Business Ease:

Putin’s dream of making Russia one of the world’s five biggest economies by 2020 is now in ruins, according to Sergei Guriev, a former economic adviser to Prime Minister Dmitry Medvedev who fled to Paris last year. He says it could have been achieved had Putin focused on delivering economic growth of 5 percent to 6 percent as promised. “Russia had such a massive potential because of its inefficiencies that it was perfectly feasible to achieve this rate of economic growth,” said Guriev. “What changed is that the government decided not to fulfill its promises.” The sentiment was different in 2000, when Putin replaced Boris Yeltsin. One of his early acts was to close Russia’s radar base in Cuba, the only intelligence-gathering center it had in the Western Hemisphere. He also shut a naval base in Vietnam, its biggest outside Warsaw Pact countries. After the Sept. 11 attacks, Putin pledged unconditional support for the U.S.

Tax Cuts:

Domestically, he cut income taxes to a flat rate of 13 percent from a maximum of 30 percent and reduced corporate taxes to 24 percent from 35 percent. Budget revenue surged. “That was a completely different life and Putin behaved completely differently,” said Mikhail Kasyanov, who was prime minister during Putin’s first term and is now an opposition leader. Putin’s embrace of capitalism was never a full one. In 2000 he wrested control of NTV, a leading independent TV station owned by an oligarch, Vladimir Gusinsky, and in 2003 Mikhail Khodorkovsky, head of Yukos Oil Co., was arrested on charges of money-laundering and tax evasion. After 10 years in prison, he was freed last year by presidential pardon. Ties with the U.S. began deteriorating further during President George W. Bush’s 2003 invasion of Iraq and Russia’s opposition to U.S. missile defense plans in eastern Europe.

Reset Button:

When President Barack Obama arrived at the White House, he sought a “reset” in relations. Secretary of State Hillary Clinton offered Foreign Minister Sergei Lavrov a toy box with a large red button when she visited Moscow in 2009. The U.S. even supported Russia’s entry to the WTO. The make-up didn’t last. Putin offered asylum to fugitive American government intelligence contractor Edward Snowden in August 2013 and Russia defied the U.S. in shoring up the regime of Syrian President Bashar al-Assad. Then came Ukraine and the Cold War-style standoff. The overthrow of Russian-backed President Viktor Yanukovych in February marked the culmination of years of Kremlin frustration at NATO’s steady encroachment on former Soviet territory. Vladimir Lukin, Russia’s ambassador to the U.S. in the early 1990s, says Putin isn’t solely to blame for the state of affairs. The U.S. and the European Union must bear some responsibility for the “persistent and unilateral expansion” of NATO, and then the EU, towards Russia’s borders, he said. “Putin was picked partly to stand up to the West, so the guy we got is partly a product of those decisions,” said Tony Brenton, U.K. Ambassador to Russia from 2004 to 2008.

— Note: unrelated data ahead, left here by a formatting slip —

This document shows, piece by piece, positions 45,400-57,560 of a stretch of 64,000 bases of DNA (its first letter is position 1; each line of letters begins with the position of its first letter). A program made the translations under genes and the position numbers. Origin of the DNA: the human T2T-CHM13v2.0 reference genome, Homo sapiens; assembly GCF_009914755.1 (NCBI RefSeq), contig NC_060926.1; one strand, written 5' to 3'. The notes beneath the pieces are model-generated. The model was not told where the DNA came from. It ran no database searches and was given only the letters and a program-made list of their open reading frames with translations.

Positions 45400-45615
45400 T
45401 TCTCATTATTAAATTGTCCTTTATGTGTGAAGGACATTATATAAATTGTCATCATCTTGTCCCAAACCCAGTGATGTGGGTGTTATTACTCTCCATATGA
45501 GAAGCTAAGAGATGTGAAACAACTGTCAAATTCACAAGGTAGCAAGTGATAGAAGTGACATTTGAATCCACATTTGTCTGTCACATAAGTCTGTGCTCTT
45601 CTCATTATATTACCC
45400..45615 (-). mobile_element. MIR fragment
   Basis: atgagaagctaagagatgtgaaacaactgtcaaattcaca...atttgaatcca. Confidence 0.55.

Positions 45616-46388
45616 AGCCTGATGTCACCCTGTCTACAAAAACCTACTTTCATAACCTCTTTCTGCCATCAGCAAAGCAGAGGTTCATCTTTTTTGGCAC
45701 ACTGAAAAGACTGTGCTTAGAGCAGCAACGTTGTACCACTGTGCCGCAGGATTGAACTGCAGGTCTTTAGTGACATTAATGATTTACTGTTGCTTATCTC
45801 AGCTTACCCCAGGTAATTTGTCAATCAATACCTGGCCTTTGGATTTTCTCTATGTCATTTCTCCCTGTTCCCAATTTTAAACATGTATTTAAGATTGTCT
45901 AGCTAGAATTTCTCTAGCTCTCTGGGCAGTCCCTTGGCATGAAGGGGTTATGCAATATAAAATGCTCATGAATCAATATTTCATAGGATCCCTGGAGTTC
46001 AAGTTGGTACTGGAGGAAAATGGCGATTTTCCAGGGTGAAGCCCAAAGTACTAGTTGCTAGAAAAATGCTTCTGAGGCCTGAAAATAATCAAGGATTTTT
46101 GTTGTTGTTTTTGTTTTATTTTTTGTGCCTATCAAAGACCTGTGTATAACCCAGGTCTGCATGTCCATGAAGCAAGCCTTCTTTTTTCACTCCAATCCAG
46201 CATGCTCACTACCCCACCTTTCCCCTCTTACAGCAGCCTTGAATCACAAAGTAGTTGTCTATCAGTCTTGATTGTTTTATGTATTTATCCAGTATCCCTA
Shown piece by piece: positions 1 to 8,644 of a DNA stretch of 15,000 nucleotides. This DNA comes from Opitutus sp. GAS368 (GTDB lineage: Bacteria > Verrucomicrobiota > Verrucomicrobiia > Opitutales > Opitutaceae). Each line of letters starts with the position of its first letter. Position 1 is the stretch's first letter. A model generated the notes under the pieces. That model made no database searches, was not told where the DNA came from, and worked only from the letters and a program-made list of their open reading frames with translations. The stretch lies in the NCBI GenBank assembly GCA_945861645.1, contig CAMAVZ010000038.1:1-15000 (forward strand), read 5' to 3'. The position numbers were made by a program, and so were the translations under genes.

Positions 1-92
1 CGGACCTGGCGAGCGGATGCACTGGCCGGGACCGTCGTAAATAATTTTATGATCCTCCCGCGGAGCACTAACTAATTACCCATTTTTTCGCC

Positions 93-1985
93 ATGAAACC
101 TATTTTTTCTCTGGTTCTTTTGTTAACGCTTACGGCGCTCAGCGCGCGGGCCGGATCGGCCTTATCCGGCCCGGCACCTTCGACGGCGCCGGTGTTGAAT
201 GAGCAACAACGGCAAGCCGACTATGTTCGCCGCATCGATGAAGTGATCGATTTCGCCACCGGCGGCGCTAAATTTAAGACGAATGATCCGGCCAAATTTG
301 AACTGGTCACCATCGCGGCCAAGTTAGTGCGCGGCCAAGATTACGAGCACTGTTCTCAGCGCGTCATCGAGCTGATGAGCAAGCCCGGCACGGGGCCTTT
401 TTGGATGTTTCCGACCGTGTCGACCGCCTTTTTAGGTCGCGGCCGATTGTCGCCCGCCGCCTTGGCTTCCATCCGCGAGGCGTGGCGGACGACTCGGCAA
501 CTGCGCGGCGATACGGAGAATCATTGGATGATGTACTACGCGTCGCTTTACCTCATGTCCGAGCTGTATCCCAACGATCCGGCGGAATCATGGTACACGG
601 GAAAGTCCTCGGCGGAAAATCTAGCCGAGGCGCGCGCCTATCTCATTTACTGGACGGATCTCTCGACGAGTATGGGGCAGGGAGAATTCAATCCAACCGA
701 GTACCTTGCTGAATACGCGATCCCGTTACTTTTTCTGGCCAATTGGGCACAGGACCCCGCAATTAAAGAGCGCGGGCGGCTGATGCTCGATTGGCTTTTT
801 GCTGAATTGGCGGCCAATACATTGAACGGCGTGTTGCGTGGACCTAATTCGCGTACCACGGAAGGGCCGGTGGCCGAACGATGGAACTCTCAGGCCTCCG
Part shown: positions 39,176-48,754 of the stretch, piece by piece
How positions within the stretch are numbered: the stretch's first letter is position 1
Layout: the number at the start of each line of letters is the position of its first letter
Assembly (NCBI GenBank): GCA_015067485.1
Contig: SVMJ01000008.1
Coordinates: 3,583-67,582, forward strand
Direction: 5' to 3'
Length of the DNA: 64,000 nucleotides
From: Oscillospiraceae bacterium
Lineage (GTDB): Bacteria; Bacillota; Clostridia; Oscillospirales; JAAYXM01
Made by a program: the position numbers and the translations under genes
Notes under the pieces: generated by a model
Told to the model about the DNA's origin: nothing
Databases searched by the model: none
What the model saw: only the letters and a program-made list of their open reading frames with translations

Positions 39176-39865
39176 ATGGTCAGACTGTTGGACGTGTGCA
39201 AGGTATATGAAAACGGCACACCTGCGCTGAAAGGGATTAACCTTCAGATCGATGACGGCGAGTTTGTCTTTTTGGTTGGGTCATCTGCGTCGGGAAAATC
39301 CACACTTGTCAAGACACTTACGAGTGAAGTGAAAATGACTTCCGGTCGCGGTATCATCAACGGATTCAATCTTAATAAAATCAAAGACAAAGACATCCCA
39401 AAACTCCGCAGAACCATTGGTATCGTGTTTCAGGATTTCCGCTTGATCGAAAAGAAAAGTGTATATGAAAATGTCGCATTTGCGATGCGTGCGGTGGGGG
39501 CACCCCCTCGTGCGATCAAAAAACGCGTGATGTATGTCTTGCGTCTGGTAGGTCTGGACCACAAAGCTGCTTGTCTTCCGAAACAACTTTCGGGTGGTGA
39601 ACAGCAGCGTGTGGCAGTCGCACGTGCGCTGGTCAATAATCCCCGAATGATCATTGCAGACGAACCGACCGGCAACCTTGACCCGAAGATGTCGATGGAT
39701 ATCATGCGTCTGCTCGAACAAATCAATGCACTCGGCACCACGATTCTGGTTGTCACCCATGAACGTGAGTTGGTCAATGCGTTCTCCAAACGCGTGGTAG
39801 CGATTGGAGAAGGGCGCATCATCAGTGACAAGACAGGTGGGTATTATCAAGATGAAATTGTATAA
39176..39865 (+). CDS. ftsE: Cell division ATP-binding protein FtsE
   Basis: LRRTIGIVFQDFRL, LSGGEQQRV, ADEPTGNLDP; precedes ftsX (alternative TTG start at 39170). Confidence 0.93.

Sanctions Impact:

U.S. and EU sanctions might be biting more deeply after the U.S. expanded them to encompass OAO Sberbank (SBER), the country’s largest bank, and energy companies as well as five state-owned defense and technology companies. “These sanctions are limiting his ability to implement those projects he needs to imitate normal economic growth in Russia,” said Kasyanov, the onetime prime minister. “Sanctions should speed up the collapse of the whole economic system, which would lead to a deep, systemic crisis.” While the ruble and Russian stocks gained in recent days on the hope sanctions may be eased and the ceasefire maintained, Benoit Anne of Societe Generale SA expects further selloffs. “I don’t know many international investors that are currently bullish on ruble assets,” he wrote in a Sept. 24 report. “These are either bearish, for the large part, or have decided to stay away altogether.” Guriev, the former prime ministerial adviser, says plans for a balanced budget also are predicated on economic growth of 2 percent to 3 percent. With that now in jeopardy he predicts Putin will soon have to shrink spending on military and pensions as a falling oil price provides another fiscal challenge. “This is an entirely new thing and we don’t know what will happen,” said Guriev. “It’s unprecedented for Putin.”